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Testing the EV open road

The death of Ryan McGreal’s mother in California provided the circumstances to try driving an electric vehicle on a 8,400-km round trip through challenging conditions. 

My mother died last December in California where she had been living. In mid-January I learned that the cost to transport her cremated remains to Canada via airplane would be exorbitant; and that she had a storage unit I hadn’t previously known about.

I decided, perhaps rashly, to drive to California, pick up the urn, handle the storage unit, and carry everything back myself. 

In the spirit of not wanting to let a crisis go to waste, I realized this trip was an excellent opportunity to test the feasibility of a cross-country road trip in an electric vehicle (EV). 

EVs are not a magic bullet in addressing the climate emergency, but they play an important role in the transition to a carbon-neutral economy.

EV sales are growing but many people still find them unfamiliar and worry about trade-offs. A steady drip of click-baity articles detail all the scary ways EVs can fail us. (As we set out, the media were feasting on a story about abandoned Teslas at a dead charging station in Chicago.) 

This road trip was going to be a genuine challenge: 4,200 km each way, through daunting Rocky Mountain passes and all the weather January can hurl: deep freeze, crosswinds, whiteout squalls, freezing rain, snow showers, black ice, and pea-soup fog.

We drove a 2021 Tesla Model Y Long Range, which benefits from a robust network of Superchargers, Tesla’s fast-charging system with more than 2,300 stations across North America. 

Charging the 2021 Tesla Model Y Long Range at a hotel in Tooele, Utah. Photo: Ryan McGreal

The car has an EPA range of 531 km. But charging an EV to 100 per cent and then driving it to 0 per cent is not practical. Instead, road tripping in an EV calls for a slightly different approach: charge for 20-30 minutes to around 80-90 per cent, drive for two or three hours, then recharge again.

This is actually a nice rhythm. It feels good periodically to stretch your legs, get some air, use the bathroom, have a snack and explore your surroundings. It breaks a long journey into more psychologically manageable segments.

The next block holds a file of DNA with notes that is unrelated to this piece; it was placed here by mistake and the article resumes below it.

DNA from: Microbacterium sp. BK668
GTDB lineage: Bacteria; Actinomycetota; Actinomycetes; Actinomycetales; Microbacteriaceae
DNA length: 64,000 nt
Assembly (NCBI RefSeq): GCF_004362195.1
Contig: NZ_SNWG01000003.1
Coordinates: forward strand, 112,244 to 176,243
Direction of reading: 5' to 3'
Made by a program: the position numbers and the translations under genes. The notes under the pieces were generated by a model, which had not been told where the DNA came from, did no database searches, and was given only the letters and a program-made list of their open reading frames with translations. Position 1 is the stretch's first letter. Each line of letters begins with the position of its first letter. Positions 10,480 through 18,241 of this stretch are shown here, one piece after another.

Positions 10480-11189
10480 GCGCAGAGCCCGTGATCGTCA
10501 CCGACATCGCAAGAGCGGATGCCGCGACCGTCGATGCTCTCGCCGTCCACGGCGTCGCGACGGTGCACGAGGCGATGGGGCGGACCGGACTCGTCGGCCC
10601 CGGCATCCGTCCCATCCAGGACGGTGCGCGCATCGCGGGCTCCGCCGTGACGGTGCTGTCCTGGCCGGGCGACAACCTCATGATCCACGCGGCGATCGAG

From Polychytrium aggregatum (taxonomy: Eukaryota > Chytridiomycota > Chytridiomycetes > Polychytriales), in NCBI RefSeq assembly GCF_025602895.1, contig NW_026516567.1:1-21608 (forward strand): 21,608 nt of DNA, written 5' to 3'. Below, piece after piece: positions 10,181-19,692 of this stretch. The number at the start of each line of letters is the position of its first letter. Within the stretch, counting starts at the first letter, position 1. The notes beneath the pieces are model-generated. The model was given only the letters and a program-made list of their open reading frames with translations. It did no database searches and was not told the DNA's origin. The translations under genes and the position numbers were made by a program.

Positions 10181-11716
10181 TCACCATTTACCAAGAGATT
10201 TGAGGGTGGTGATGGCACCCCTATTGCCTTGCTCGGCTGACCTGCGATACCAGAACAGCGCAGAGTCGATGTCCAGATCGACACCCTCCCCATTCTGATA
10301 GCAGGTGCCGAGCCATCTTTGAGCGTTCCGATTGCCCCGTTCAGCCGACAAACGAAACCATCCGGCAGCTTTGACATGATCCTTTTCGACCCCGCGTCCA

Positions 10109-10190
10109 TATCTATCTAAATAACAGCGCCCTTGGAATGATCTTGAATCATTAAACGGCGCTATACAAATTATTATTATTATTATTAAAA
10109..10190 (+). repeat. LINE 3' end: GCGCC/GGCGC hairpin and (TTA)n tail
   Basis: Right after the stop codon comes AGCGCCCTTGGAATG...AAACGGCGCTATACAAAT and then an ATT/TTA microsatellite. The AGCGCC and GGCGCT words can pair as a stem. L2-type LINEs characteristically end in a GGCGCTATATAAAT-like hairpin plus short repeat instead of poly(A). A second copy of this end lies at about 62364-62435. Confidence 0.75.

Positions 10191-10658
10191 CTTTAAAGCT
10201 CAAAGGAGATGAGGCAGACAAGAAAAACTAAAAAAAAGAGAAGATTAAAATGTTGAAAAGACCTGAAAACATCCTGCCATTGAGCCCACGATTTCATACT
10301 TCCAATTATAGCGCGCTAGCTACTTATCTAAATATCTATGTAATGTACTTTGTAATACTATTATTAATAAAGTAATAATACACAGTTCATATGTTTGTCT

Tesla’s navigation system plots your route, including charging stops. The range estimator considers traffic, weather, elevation and charger capacity. Routing also updates dynamically as conditions change. 

We embarked early on Saturday, Jan. 20 in the deep freeze of a polar vortex. We crossed the border in Sarnia – the agent joked about our car dying like those Teslas in Chicago – and traversed Michigan and Indiana into Illinois. 

When we neared Chicago, the navigation system announced it was rerouting to a Supercharger farther off the highway to avoid delays. A bit on the nose, but the system worked as intended: we arrived at the new charger with our battery ready and it worked fine.

The second day, we wanted to leave early but had to charge the car. Unfortunately, the arctic chill still hung over the Midwest and I forgot to precondition the battery, so it charged much slower than usual. 

Lesson learned: always schedule the car to precondition. If you forget before heading inside, you can use the Tesla app on your phone. 

We experienced some range anxiety in an especially long Nebraska segment. The battery discharged faster than expected and hit 3 per cent before we reached the next charger. We decided we would start charging an extra five minutes after the car said it had enough to continue.

We learned other lessons along the way, including choosing hotels with a Supercharger nearby. We could schedule preconditioning, wake up, plug in, have breakfast, then hit the road fully charged. 

We reached our destination in four days, conducted our business in California, and were on the road again less than 24 hours after arriving.

By this time, my concerns about the car’s performance had evaporated. We had a good sense of how accurate the navigation system was at estimating arrival range. In fact, on the downhill ride east, the battery generally over-performed estimated capacity between stops.

We also knew our bout of range anxiety was somewhat illusory, as there were additional Superchargers between the ones our navigation system chose. 

(Sidenote to Tesla: provide drivers the option to indicate a preference for more or fewer charging stops. Additionally, the route map should visually highlight extra Superchargers along the way.)

All in all, the trip was a success, at least driving-wise. Over nine days, after converting to Canadian dollars, we spent $875 on charging. According to Tesla, the equivalent cost for a gasoline vehicle would be $1,246, netting us $371 in savings.

We never ran out of battery. We had one slow start that was preventable with a bit of planning. We figured out a rhythm of driving and charging that incorporated breaks, mealtimes and hotel stays to make the best use of downtime. 

Until EVs can fully charge in a few minutes with chargers in every town, the rhythm of a road trip will be different from a gas vehicle. You need to know where to charge – though the navigation system does this for you – and you may be limited in how far off the beaten path you can meander. 

The good news is that nearly every car company has now aligned on Tesla’s charging standard. New EVs will all use the same protocol and the number of universal chargers can grow more rapidly.

For now, Tesla still has the most reliable charging network. On our trip, we only encountered a single defective charging port, and we simply moved to the next port.  

It was a crazy decision to drive 8,400 km in nine days through wildly varied landscapes during winter. I had no idea how physically and emotionally difficult it would be. But doing the trip in an EV was not a significant factor in the challenge.